It was World Population Day on Friday. I don’t know why 11th July was been chosen as World Population Day, but given that we can’t really have World Population Day every day for 365 days of the year, I guess one day out of 365 is marginally better than no days at all out of 365.

Minor diversion here. I’ve always been a bit ambivalent about days, years or even decades during which we’re invited to think about some cause (or even to act upon that cause) in ways that we otherwise wouldn’t have done. Even I found it tricky, for instance, during the Decade of Education for Sustainable Development, to be truly mindful of the importance of education for sustainable development more than every now and then. And even bringing this to mind right now, makes me feel really bad that the Decade suddenly came to an end last year without me having the decency to find out what had happened during the course of that decade.

The one thing that I do know for certain that happened during the decade was that Michael Gove, the incoming Secretary of State for Education in 2010, made an instant decision that education for sustainable development was of zero relevance to his incoming coalition Government – another thing the Lib Dems just let happen as if they too were of the “zero relevance” persuasion – and, within a couple of months, undid half a decade’s worth of thoughtful, creative initiatives set in train by the outgoing Labour administration.

Sorry about the diversion. This is a blog about World Population Day, not about the ideological foibles of a certain Michael Gove. But given my ambivalence about special days, let alone decades, I decided to mark World Population Day today, both to be contrary and to create, unilaterally, another World Population Day for me and for any confused readers who (if they’ve got this far) may well be feeling that it’s time for Jonathon to go on holiday after what has been a rather demanding 6 months (3 weeks and counting, just to reassure you!).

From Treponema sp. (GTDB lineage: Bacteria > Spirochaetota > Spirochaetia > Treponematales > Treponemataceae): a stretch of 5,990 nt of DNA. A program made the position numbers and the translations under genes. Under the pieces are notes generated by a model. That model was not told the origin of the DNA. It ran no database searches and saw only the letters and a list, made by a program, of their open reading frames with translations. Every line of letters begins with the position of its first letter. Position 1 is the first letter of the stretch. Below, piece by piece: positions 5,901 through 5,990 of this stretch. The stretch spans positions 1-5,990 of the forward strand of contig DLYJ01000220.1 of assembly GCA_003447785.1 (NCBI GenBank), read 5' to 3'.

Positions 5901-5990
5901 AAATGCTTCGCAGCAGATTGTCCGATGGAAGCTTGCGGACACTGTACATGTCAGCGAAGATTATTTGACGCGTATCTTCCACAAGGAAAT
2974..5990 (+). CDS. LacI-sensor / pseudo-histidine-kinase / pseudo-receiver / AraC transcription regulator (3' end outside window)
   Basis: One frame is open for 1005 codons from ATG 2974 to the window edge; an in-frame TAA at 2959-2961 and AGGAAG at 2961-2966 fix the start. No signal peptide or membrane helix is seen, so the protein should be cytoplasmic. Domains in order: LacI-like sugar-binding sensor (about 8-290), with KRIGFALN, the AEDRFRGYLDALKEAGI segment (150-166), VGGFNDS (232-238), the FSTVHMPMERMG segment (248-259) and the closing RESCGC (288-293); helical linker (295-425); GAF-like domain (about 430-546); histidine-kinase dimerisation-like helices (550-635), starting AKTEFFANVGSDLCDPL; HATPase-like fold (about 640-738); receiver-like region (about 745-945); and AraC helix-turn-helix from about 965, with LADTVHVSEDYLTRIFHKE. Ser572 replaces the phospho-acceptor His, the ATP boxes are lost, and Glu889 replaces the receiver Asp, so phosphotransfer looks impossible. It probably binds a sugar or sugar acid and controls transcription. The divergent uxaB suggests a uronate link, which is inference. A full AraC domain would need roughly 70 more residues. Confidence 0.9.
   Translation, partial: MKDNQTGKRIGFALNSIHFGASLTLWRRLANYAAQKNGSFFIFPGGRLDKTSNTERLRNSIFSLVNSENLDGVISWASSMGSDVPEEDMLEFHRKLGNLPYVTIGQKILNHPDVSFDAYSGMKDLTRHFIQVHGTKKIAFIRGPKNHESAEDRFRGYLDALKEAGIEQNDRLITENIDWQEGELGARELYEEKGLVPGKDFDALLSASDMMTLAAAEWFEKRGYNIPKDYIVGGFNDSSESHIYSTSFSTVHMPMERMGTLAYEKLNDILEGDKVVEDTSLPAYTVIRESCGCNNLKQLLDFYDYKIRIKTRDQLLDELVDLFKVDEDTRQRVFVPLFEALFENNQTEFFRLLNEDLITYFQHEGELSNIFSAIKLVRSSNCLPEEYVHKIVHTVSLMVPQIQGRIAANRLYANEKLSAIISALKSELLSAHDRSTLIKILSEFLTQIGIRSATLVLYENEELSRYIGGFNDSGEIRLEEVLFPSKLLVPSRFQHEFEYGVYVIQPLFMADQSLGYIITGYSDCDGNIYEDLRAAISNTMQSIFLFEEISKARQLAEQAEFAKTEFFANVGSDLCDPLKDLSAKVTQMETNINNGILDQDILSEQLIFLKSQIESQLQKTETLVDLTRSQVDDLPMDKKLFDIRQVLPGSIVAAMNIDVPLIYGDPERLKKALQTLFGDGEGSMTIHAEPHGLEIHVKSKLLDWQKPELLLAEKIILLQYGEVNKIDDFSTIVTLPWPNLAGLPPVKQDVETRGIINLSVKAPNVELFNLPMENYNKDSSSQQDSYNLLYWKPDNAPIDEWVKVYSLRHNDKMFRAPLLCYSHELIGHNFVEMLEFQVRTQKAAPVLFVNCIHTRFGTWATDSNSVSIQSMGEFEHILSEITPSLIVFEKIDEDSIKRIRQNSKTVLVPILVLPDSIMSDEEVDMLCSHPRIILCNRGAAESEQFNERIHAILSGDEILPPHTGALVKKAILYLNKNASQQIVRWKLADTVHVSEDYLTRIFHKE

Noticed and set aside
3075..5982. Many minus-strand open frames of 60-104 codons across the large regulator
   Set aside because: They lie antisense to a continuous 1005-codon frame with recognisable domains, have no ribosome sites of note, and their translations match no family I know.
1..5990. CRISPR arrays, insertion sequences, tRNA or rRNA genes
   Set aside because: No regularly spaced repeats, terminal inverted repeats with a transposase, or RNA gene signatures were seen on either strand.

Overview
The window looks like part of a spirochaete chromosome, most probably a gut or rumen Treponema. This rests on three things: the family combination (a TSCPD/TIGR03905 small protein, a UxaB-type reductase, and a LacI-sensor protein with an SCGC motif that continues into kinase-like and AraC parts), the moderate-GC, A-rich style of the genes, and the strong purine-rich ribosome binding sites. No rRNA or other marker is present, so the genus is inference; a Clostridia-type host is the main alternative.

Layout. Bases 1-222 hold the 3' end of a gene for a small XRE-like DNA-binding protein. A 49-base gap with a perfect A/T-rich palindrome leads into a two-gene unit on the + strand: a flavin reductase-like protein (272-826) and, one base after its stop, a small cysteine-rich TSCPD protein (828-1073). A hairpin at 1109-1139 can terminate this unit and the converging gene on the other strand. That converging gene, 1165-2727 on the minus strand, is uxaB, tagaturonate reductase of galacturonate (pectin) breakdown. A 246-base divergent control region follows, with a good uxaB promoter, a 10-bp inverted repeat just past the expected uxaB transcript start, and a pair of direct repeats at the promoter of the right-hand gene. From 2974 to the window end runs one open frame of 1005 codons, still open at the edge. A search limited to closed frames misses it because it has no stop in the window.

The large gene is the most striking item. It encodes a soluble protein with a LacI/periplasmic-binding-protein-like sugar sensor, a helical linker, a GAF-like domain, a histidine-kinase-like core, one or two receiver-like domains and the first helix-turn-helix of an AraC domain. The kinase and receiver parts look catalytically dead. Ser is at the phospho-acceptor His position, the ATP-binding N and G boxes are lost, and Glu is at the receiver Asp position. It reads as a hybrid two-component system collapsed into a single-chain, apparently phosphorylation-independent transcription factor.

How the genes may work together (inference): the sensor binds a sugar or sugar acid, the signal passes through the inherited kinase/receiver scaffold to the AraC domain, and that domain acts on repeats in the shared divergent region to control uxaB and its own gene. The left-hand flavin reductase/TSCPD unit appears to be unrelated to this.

But let me just give you one little reason why every day of the year should be World Population Day.

Right now, for those who care about Europe, the new European Parliament is dominated by two big cohorts of MEPs. On the one hand, we have a motley collection of Euro-phobic fascists, sub-fascists, crypto-fascists, right-wingers, nutters and UKIP. They are obsessed by immigration, which means that they spend quite a lot of time talking about population and the impacts of inexorable population growth on the quality of life and economic wellbeing of “indigenous Europeans” – whoever the hell they may be.

On the other hand, we have a huge number of pro-Europeans federalists, sub-federalists, crypto-federalists, sort of left-wingers, nutters and Greens. They are obsessed by an already superannuated dream of a big and broadly progressive Europe bringing everybody together in a warm embrace under one big umbrella. Which means they struggle to find anything coherent to say about immigration, and never talk about the impacts of inexorable population growth on the quality of life and economic wellbeing of every single citizen in Europe.

For me, therefore, World Population Day opens up the kind of enquiry that one hears very little about in the media: are there enough progressive, left-leaning realists who would be interested in developing a new political discourse that allows us to talk about population and immigration as people who care passionately about social justice, climate change, the state of our environment, community cohesion, innovation-driven prosperity and the rights of young people (as in true education for sustainable development) to inherit a world at least as good, if not better, than the world that we ourselves were born into.
And the UK gives as good a place as anywhere else in Europe to seek to develop that kind of discourse. The latest official projection is for the population of England to rise from 53 million now to 62 million by 2037 – an increase of almost 9 million (or 16%) in just 25 years.

Yet political pundits rarely, if ever, think about the infrastructure costs of that kind of population growth, even when prompted by as authoritative an institution as the Public Accounts Committee. The Committee commented recently that “high levels of new investment in infrastructure mean that bills and charges are likely to continue to rise significantly in the future” – and identified a sum of £375 billion of planned investment over the next 15 years. As Roger Martin, Chair of Population Matters, pointed out last week:

“This broadly confirms our own research showing the enormous infrastructure costs of population growth. These masquerade as investment, but since they are only needed to maintain current standards for ever more people, they are really depreciation or maintenance costs. The fact that we are currently growing by about one more Liverpool every year means that we have to build and supply a city the size of Liverpool just to stand still in total service provision, leaving very little actually to improve anything……. The economic case for stabilising our numbers as soon as possible is overwhelming.”

Indeed. And the same applies across the whole of Europe. Anyone for a World Population Decade?